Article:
Using visual art and collaborative reflection to explore medical attitudes toward vulnerable persons

Authors

  • Monica Kidd Cumming School of Medicine University of Calgary
  • Lara Nixon Cumming School of Medicine University of Calgary
  • Tom Rosenal Cumming School of Medicine University of Calgary
  • Roberta Jackson Cumming School of Medicine University of Calgary
  • Laurie Pereles Cumming School of Medicine University of Calgary
  • Ian Mitchell Cumming School of Medicine University of Calgary
  • Glenda Bendiak Cumming School of Medicine University of Calgary
  • Lisa Hughes Cumming School of Medicine University of Calgary

DOI:

https://doi.org/10.36834/cmej.36680

Keywords:

Reflective practice, vulnerable populations, visual art, body image

Abstract

Background: Vulnerable persons often face stigma-related barriers while seeking health care. Innovative education and professional development methods are needed to help change this.

Method: We describe an interdisciplinary group workshop designed around a discomfiting oil portrait, intended to trigger provocative conversations among health care students and practitioners, and we present our mixed methods analysis of participant reflections.

Results: After the workshop, participants were significantly more likely to endorse the statements that the observation and interpretive skills involved in viewing visual art are relevant to patient care and that visual art should be used in medical education to improve students’ observational skills, narrative skills, and empathy with their patients.  Subsequent to the workshop, significantly more participants agreed that art interpretation should be required curriculum for health care students. Qualitative comments from two groups from two different education and professional contexts were examined for themes; conversations focused on issues of power, body image/self-esteem, and lessons for clinical practice.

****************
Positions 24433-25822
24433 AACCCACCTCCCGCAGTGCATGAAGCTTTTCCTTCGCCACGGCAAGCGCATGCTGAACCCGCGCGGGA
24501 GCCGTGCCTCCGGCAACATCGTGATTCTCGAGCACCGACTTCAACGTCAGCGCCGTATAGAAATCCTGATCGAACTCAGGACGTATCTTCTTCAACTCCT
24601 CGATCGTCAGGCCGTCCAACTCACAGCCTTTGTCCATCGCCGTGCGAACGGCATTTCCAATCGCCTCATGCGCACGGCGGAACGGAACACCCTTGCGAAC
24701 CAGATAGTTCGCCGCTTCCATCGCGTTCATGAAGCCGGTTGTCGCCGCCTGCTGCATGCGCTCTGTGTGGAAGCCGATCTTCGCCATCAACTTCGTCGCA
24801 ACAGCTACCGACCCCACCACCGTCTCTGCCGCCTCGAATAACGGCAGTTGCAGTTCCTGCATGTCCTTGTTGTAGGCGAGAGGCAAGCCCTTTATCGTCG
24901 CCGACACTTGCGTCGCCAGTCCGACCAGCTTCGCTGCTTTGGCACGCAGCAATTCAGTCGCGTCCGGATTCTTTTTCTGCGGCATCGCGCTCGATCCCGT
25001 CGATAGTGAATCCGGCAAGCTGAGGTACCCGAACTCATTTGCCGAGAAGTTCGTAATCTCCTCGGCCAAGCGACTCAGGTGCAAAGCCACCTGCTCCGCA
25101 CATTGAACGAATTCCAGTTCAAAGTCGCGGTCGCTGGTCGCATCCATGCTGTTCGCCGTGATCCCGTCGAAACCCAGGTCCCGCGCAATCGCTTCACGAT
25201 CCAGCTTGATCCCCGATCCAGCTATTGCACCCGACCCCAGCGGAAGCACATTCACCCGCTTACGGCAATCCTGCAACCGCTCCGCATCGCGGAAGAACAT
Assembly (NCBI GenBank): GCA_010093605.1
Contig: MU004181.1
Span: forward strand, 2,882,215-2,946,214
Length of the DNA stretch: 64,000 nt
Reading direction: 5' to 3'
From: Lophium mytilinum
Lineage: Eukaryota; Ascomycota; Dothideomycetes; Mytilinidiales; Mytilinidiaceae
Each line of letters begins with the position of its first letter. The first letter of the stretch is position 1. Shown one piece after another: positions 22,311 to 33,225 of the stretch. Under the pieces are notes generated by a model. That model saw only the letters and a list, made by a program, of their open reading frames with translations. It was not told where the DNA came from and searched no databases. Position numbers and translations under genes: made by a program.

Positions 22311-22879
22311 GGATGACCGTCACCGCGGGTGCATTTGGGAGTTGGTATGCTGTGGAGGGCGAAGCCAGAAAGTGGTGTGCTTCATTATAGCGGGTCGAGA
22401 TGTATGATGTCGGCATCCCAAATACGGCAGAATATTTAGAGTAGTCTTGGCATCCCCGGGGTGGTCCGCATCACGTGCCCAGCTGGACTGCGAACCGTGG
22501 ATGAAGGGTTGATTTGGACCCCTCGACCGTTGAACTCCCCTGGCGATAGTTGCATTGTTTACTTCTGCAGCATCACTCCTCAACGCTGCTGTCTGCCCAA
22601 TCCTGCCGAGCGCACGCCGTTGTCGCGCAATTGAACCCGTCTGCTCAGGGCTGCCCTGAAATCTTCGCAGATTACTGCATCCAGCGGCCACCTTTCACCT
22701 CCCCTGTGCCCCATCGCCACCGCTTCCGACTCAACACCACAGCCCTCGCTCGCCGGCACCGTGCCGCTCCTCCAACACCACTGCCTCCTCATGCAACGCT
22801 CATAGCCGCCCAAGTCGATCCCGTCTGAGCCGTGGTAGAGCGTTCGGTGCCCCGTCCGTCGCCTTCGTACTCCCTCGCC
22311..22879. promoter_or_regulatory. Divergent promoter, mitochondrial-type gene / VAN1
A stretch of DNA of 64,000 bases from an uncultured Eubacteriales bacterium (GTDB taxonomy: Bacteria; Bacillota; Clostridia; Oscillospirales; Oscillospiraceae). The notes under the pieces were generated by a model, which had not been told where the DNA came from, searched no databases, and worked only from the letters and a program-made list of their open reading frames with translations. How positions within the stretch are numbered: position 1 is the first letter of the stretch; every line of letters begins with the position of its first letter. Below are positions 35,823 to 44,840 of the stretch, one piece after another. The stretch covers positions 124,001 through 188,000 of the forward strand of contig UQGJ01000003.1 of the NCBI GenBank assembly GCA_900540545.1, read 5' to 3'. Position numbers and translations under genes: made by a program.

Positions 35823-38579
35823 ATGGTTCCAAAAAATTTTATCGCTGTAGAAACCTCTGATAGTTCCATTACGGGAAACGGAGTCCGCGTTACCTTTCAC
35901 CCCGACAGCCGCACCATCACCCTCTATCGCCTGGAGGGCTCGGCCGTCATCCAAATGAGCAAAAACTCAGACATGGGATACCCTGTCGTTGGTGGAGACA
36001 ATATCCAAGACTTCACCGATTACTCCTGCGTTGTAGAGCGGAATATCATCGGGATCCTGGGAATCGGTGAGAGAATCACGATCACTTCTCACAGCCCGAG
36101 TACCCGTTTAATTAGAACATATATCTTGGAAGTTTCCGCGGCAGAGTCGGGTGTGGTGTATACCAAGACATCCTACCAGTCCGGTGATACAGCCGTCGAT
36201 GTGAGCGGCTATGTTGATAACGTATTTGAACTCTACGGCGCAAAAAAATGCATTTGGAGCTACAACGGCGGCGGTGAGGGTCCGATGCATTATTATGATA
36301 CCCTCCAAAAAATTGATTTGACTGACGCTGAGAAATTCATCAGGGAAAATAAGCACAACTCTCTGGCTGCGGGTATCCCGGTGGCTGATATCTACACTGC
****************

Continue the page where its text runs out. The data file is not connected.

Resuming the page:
Conclusions: We argue that difficult conversations about affective responses to vulnerable persons are possible in a collaborative context using well-chosen works of visual art that can stand in for a patient.

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Published

2016-04-02

How to Cite

1.
Kidd M, Nixon L, Rosenal T, Jackson R, Pereles L, Mitchell I, Bendiak G, Hughes L. Using visual art and collaborative reflection to explore medical attitudes toward vulnerable persons. Can. Med. Ed. J [Internet]. 2016 Apr. 2 [cited 2023 Feb. 5];7(1):e22-e30. Available from: https://journalhosting.ucalgary.ca/index.php/cmej/article/view/36680

Issue

Section

Original Research